Who knows what darkness lurks in the heart of your pet bunny? Childsplay sure does.
The Tempe-based theater company for young audiences is now staging a frothy, fun musical adaptation of “Bunnicula,” the popular 1979 children’s book about a vampire bunny that sneaks out of its cage late at night to feast on the juice of vegetables, draining the Monroe family’s crisper of all its bountiful colors, rendering the tomatoes and celery pale as ghosts.
When it comes to the veggie Grand Guignol, the family is, naturally, dumbfounded. But a snarky pet cat (Debra Stevens) and dog (Jon Gentry) are hip to the case, doing everything they can to get rid of the plant-sucking thumper — even if it means driving an uncooked steak into its heart. (The steak/stake malapropism is but one of several giddy howlers in the show.)
True to typical Childsplay form, most everything in this production is top-notch. Gentry, as a daft but loyal pooch, exhibits both a wild streak and his usual clockwork comic timing; he and Stevens — she especially when using charades to convince the family of its vampire rabbit — are in fine, sublimely silly form.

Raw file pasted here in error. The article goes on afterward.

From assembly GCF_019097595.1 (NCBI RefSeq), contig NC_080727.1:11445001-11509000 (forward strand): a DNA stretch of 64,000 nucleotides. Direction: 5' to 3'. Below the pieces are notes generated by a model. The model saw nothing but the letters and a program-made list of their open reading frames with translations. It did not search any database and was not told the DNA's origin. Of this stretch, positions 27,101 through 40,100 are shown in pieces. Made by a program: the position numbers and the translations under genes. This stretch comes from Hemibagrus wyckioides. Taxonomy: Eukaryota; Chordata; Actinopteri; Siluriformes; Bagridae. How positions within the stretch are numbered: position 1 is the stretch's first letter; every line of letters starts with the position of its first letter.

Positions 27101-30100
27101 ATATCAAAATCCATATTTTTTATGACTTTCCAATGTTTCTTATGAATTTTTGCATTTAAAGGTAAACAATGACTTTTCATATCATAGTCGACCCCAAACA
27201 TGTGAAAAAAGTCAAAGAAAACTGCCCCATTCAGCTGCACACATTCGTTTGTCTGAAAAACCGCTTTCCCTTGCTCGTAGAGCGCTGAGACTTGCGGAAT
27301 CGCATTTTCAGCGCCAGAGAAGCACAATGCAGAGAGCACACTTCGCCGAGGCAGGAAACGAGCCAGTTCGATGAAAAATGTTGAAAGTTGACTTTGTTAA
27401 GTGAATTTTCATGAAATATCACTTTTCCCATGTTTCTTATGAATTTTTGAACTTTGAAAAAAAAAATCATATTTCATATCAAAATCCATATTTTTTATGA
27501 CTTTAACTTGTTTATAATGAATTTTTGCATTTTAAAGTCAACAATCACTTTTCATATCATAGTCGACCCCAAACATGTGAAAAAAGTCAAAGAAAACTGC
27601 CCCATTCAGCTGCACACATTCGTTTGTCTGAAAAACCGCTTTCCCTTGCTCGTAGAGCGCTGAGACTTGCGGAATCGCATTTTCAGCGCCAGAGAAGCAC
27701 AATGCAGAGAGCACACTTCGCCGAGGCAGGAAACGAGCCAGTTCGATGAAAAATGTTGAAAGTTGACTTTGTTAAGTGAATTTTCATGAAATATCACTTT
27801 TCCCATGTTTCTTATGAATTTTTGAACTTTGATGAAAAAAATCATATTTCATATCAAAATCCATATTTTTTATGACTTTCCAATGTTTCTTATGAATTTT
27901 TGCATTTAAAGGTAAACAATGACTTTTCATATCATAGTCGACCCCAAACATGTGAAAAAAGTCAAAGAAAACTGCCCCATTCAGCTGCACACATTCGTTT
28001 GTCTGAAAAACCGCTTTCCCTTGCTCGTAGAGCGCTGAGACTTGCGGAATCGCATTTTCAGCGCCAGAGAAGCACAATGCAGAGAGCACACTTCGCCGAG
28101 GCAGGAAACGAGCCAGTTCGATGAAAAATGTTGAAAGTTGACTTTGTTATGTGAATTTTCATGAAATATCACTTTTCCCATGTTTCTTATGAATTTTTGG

And both the set and costume design (credit Paul Sannerud and Rebecca Akins, respectively) are full of retro’50s cool, from their artful gray-and-white palette down to a father, played by D. Scott Withers, with a pipe perpetually perched in his mouth.
The vampire bunny in this show is a puppet manipulated by an actress shrouded in black, haunting the stage like an inadvertent agent of the Grim Reaper. That’s a bit too creepy for my tastes, though it does add to the Tim Burton-esque eccentricity that haunts “Bunnicula’s” edges. It helps make this show fun for adults as well as kiddos.
Like the ditties in Childsplay’s earlier “Junie B. Jones and a Little Monkey Business,” the musical numbers in this show aren’t anything to write home about, but there are only five of them spanning this brisk, 90-minute show, so at least it’s not overkill.
Freaky-deeky puppetmasters and a few bland tunes aside, here’s a production that’s full of laughs and thankfully bereft of a blatant moral. Unless there’s a lesson in making sure your newly adopted pet wasn’t bred in Transylvania.
When: 2 and 5 p.m. Saturday and 2 p.m. Sunday, closing March 12
Where: Tempe Performing Arts Center, 132 E. Sixth St.
Cost: $22, $18 for students and seniors
Information: (480) 350-8119